Archaeology: 9th century Baths found at Bulgaria’s Pliska

Archaeologists working at the site of Pliska, once the capital of the First Bulgarian Kingdom, have uncovered a luxurious royal baths that they believe date back to the ninth century CE.

The baths are probably the oldest medieval baths found in the country, reports on September 8 said.

The design of the baths was heavily influence by Mediterranean culture. The bathroom was an architectural jewel of stone over an area of 80 square metres.

Under a large dome-covered stone building, there were three separate but luxurious rooms.

Archaeologist Pavel Georgiev told public broadcaster Bulgarian National Television that there was a separate dressing room, a room for bathing in lukewarm water, and next door a pool with a bathtub with warm or even hot water. This was adjacent to the furnace where the water was heated.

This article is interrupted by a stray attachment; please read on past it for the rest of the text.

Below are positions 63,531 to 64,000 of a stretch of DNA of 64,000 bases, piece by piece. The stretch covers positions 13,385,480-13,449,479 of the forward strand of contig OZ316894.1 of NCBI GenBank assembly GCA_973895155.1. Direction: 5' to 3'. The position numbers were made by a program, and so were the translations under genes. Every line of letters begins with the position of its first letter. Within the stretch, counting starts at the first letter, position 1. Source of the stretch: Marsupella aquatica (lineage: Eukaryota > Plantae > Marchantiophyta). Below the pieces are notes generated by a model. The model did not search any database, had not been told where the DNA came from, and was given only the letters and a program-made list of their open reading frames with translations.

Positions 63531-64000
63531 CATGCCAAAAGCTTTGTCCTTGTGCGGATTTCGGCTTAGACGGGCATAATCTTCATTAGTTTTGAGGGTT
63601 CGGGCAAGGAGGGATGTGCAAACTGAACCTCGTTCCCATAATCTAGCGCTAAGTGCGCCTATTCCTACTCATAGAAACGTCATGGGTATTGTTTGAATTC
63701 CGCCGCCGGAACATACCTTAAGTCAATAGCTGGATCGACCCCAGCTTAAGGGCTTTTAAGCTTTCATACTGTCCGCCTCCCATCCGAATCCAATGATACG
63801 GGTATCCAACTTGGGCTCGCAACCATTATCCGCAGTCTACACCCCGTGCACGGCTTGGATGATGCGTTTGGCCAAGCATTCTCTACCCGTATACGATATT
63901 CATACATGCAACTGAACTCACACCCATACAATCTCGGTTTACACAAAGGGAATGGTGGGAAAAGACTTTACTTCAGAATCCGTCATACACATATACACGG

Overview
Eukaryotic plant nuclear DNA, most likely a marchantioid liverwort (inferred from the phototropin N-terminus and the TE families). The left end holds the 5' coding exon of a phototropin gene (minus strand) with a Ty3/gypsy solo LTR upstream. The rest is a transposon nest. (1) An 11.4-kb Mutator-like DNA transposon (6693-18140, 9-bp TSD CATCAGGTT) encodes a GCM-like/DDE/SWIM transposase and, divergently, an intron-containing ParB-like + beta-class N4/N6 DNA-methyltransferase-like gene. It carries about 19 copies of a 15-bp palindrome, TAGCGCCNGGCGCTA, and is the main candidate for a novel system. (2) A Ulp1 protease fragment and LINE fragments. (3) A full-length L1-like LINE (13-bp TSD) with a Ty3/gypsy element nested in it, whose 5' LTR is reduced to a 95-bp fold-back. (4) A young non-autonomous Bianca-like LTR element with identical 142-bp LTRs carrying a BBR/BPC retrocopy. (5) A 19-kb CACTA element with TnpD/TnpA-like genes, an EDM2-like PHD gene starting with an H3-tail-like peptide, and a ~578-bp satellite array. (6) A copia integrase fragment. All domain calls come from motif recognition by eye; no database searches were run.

Between the stone wall and the fine marble, there was a cavity through which hot air passed to keep the ceramic pipes warm.

The report said that in the early ninth century, when elsewhere in Europe there were only wooden buildings, Pliska boasted huge stone buildings and baths with floor and wall heating.

Georgiev said that this was notably important because the First Bulgarian Kingdom was a direct successor of a great ancient culture.

The tradition was to build bathrooms separately, but very close to the living quarters. The archaeological team has discovered a part of this and the outline of one of the aristocratic mansions in the inner city of Pliska.

Pliska, which boasts a large archaeological reserve and is the subject of ongoing digs, is best known as having been the capital of the First Bulgarian Kingdom from 681 to 893CE.

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The Sofia Globe staff

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